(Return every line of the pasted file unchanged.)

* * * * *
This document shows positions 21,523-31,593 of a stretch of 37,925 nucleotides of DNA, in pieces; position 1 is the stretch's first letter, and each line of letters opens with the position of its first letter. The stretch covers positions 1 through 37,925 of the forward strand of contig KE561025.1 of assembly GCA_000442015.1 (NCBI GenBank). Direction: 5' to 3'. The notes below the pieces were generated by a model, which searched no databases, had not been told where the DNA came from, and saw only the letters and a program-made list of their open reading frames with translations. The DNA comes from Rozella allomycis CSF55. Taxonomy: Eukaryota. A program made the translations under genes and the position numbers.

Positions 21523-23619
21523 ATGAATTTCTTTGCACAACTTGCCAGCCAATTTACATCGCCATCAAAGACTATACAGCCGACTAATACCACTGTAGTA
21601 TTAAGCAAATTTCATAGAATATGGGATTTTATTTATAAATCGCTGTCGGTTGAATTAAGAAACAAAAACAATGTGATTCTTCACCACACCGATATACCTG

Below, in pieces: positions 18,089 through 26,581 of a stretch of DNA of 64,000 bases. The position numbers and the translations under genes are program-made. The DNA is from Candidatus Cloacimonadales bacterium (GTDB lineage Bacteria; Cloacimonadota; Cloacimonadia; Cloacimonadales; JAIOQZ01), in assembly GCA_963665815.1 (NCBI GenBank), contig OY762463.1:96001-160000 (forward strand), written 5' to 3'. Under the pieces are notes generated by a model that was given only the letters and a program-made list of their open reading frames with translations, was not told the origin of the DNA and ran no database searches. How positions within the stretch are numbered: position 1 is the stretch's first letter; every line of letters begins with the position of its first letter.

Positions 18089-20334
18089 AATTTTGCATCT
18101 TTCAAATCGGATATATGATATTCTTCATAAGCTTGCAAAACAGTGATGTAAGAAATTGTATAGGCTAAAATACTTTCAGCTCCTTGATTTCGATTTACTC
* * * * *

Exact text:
This document shows positions 21,523-31,593 of a stretch of 37,925 nucleotides of DNA, in pieces; position 1 is the stretch's first letter, and each line of letters opens with the position of its first letter. The stretch covers positions 1 through 37,925 of the forward strand of contig KE561025.1 of assembly GCA_000442015.1 (NCBI GenBank). Direction: 5' to 3'. The notes below the pieces were generated by a model, which searched no databases, had not been told where the DNA came from, and saw only the letters and a program-made list of their open reading frames with translations. The DNA comes from Rozella allomycis CSF55. Taxonomy: Eukaryota. A program made the translations under genes and the position numbers.

Positions 21523-23619
21523 ATGAATTTCTTTGCACAACTTGCCAGCCAATTTACATCGCCATCAAAGACTATACAGCCGACTAATACCACTGTAGTA
21601 TTAAGCAAATTTCATAGAATATGGGATTTTATTTATAAATCGCTGTCGGTTGAATTAAGAAACAAAAACAATGTGATTCTTCACCACACCGATATACCTG

Below, in pieces: positions 18,089 through 26,581 of a stretch of DNA of 64,000 bases. The position numbers and the translations under genes are program-made. The DNA is from Candidatus Cloacimonadales bacterium (GTDB lineage Bacteria; Cloacimonadota; Cloacimonadia; Cloacimonadales; JAIOQZ01), in assembly GCA_963665815.1 (NCBI GenBank), contig OY762463.1:96001-160000 (forward strand), written 5' to 3'. Under the pieces are notes generated by a model that was given only the letters and a program-made list of their open reading frames with translations, was not told the origin of the DNA and ran no database searches. How positions within the stretch are numbered: position 1 is the stretch's first letter; every line of letters begins with the position of its first letter.

Positions 18089-20334
18089 AATTTTGCATCT
18101 TTCAAATCGGATATATGATATTCTTCATAAGCTTGCAAAACAGTGATGTAAGAAATTGTATAGGCTAAAATACTTTCAGCTCCTTGATTTCGATTTACTC